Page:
206 See Inspektionsrapport 2009:2; Gerhard Spiess, Jugendkriminalität in Deutschland – zwischen Fakten und Dramatisierung. Kriminalstatistische und kriminologische Befunde (Konstanzer Inventar Kriminalitätsentwicklung 2/2012, Bibliothek der Universität Konstanz 2012); Bundesamt für Statistik (2008), “Jugendkriminalität 2008”.

207 See Heinz, Wolfgang, Kriminelle Jugendliche – gefährlich oder gefährdet? (Vol. 220 UVK.

Universitätsverlag Konstanz 2006), 2; see further, also relating to gender, Mechthild Bereswill and Anke Neuber, “Jugendkriminalität und Männlichkeit,” in Handbuch Jugendkriminalität, 307–17 (2nd Edition, Wiesbaden: VS Verlag für Sozialwissenschaften, 2011); Mirja Silkenbeumer,

“Jugendkriminalität bei Mädchen,” in Handbuch Jugendkriminalität, 319–31 (2nd Edition, Wiesbaden: VS Verlag für Sozialwissenschaften, 2011); Kerstin Nordlöf, „Genus i kontexten unga lagöverträdare,“ in Festskrift till Catharina Calleman – I Rättens Utkanter, 261-74 (Uppsala: Iustus förlag, 2014); Meda Chesney-Lind, “What about the girls? Delinquency programming as if gender mattered,” (Corrections Today 2001, Vol. 63, No.1: 38–45); Meda Chesney-Lind and Randall G.

Shelden, Girls, Delinquency, and Juvenile Justice (2nd Edition. Belmont: Wadsworth Publishing Co, 1998). Dowd confirms this pattern as valid in the United States (Dowd, seminar “Asking the Man Question: Men, Masculinities, and Equality,” Lund University, 2013-03-13).

208 See Statistiska centralbyrån (2012), 84, 87–8.

209 See Wolfgang Heinz, “Bei der Gewaltkriminalität junger Menschen helfen nur härtere Strafen!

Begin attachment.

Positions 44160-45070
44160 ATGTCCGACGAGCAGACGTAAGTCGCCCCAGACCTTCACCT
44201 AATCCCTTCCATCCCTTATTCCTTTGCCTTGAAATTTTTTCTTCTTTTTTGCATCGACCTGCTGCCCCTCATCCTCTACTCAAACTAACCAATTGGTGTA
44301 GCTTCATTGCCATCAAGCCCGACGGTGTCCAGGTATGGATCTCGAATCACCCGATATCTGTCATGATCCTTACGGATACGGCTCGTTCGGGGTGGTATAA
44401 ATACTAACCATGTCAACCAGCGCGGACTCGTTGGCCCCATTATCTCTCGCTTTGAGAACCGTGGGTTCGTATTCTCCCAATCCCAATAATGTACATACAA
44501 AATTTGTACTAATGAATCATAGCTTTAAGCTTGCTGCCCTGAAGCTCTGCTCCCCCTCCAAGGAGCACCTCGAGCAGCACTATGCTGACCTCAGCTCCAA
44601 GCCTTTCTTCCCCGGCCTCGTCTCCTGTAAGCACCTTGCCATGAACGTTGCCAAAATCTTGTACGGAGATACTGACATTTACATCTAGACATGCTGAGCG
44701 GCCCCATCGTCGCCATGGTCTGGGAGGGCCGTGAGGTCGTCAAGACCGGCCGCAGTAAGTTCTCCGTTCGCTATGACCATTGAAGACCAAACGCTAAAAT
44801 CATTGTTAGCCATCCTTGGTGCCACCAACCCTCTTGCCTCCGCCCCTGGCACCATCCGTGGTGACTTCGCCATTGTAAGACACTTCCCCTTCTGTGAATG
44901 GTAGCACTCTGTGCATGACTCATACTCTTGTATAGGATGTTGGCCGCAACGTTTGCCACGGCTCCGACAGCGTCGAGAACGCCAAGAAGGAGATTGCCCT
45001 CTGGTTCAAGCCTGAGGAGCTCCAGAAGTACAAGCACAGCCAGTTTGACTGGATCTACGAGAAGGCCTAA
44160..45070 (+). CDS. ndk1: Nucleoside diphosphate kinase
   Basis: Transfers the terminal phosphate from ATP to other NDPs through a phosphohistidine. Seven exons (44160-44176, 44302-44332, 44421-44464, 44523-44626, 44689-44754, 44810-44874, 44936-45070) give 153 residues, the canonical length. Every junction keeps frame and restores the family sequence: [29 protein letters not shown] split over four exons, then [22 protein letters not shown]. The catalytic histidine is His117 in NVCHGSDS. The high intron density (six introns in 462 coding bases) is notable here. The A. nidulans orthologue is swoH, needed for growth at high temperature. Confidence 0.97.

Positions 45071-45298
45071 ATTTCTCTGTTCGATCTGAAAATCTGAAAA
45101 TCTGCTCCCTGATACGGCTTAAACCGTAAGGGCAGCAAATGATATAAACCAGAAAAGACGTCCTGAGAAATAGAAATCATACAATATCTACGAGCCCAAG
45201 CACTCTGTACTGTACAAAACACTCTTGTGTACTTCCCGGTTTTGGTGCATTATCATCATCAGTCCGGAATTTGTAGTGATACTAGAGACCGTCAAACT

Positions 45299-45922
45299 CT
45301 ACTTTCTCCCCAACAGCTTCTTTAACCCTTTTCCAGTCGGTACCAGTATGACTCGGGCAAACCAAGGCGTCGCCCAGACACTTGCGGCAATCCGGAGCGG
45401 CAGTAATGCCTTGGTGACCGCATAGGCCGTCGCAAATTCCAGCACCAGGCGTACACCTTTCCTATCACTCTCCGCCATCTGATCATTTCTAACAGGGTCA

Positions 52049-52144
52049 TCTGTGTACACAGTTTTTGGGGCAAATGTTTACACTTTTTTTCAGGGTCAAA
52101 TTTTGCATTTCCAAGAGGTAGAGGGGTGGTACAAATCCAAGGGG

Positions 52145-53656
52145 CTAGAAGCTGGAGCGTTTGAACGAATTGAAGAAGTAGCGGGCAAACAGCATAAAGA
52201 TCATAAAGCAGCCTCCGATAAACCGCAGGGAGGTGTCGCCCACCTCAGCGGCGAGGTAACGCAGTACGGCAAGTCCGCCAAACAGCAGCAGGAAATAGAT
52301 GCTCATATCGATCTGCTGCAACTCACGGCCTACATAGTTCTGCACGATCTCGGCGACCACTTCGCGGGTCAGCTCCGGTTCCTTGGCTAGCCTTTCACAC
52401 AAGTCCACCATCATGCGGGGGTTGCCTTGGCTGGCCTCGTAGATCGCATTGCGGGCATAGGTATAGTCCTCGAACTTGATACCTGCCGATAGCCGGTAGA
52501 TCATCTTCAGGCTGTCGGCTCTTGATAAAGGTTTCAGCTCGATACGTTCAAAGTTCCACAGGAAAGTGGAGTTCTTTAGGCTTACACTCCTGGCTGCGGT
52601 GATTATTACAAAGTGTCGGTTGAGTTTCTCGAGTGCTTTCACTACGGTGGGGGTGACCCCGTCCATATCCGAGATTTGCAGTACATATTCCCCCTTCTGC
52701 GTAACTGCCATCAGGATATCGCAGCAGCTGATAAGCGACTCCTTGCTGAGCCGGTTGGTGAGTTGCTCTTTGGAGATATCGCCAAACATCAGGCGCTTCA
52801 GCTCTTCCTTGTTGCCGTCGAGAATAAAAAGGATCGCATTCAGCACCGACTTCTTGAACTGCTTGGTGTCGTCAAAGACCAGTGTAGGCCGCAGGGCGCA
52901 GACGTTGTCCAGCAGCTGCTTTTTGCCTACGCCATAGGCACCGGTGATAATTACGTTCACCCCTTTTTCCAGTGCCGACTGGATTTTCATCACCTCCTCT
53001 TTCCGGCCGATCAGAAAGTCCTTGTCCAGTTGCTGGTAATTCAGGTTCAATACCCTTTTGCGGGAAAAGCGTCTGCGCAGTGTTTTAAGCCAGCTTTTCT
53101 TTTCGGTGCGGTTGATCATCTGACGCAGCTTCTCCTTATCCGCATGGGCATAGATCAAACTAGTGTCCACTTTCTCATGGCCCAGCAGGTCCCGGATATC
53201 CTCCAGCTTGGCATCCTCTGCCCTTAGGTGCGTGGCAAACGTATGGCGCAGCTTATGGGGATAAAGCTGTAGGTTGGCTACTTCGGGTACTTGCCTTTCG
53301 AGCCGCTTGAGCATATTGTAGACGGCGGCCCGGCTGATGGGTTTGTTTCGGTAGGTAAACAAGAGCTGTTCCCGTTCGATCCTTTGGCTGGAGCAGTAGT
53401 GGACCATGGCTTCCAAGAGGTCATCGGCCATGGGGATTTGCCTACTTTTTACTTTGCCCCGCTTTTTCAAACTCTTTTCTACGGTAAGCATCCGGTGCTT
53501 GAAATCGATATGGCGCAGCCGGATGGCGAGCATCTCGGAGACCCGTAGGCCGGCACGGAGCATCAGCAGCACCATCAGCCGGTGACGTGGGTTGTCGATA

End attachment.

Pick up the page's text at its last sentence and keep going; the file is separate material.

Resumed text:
Fakten und Mythen in der gegenwärtigen Jugendkriminalpolitik,” (Neue Kriminalpolitik 2008b, Vol.2: 50–9), 50ff.; Wolfgang Heinz, Jugendkriminalität in Deutschland – kriminalstatistische und kriminologische Befunde (Universität Konstanz 2003).

210 The expression “normal” is put in scare quotes to avoid the impression that I consider deviating behaviour as something normal. Generally, criminal behaviour is deviant and can therefore be considered not normal. Otherwise, the juvenile not committing any criminal offences would logically be considered “abnormal”, which cannot be right. But according to the statistics, criminal conduct is so common during adolescence that it can be seen as a part of typical youth behaviour.

211 See Hanns von Hofer, “Åtgärder mot ungdomsbrottslighet,” in Den svenska ungdomsbrottsligheten, 333–49 (3rd Edition. Lund: Studentlitteratur, 2013), 333.

212 See L. Alan Sroufe et al., The Development of the Person – The Minnesota Study of Risk and Adaption from Birth to Adulthood (New York and London: The Guilford Press, 2005), 193;

Zimring (2005), 95. For Sweden see BRÅ Report 2000:7, 5.

2.2.2. Sensation seeking

It has also been argued that emotional arousal and affective lability increase during adolescence, which leads to sensation-seeking behaviour and therefore increased risk taking. Steinberg writes:

The temporal gap between puberty, which impels adolescents towards thrill seeking, and the slow maturation of the cognitive-control system, which regulates these impulses, makes adolescence a time of heightened vulnerability for risky behavior. Risk taking is the product of a competition between the socio-emotional and cognitive-control networks, and adolescence is a period in which the former abruptly becomes more assertive while the latter gains strength only gradually, over a longer period of time.213